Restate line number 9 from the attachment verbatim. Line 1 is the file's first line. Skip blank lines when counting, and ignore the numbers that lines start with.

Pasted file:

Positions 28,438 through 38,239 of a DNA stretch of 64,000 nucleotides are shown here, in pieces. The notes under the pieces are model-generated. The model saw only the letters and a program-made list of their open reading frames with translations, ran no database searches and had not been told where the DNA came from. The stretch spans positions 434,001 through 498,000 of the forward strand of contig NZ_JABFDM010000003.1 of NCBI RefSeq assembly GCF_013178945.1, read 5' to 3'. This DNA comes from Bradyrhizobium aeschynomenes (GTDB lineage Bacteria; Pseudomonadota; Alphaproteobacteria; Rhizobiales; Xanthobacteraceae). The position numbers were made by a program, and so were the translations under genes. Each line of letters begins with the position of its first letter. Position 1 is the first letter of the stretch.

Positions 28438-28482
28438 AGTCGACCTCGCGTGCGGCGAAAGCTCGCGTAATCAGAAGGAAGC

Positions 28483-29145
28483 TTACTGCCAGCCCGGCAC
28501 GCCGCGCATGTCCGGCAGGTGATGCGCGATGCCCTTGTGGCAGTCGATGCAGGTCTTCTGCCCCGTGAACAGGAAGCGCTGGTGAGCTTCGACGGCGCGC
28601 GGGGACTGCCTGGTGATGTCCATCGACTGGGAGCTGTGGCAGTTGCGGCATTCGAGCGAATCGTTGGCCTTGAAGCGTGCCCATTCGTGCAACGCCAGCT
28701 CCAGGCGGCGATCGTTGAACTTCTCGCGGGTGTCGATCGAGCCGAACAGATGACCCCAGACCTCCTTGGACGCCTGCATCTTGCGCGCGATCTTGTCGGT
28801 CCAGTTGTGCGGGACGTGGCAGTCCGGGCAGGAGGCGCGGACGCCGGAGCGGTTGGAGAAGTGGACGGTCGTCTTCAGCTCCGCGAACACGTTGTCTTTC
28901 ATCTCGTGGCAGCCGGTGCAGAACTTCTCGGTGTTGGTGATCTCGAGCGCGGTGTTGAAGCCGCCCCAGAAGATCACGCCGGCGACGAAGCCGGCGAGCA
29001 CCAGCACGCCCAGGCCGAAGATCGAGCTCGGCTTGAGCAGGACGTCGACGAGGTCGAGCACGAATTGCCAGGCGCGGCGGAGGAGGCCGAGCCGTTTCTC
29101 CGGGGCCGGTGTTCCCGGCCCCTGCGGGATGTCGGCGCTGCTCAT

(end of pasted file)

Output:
28801 CCAGTTGTGCGGGACGTGGCAGTCCGGGCAGGAGGCGCGGACGCCGGAGCGGTTGGAGAAGTGGACGGTCGTCTTCAGCTCCGCGAACACGTTGTCTTTC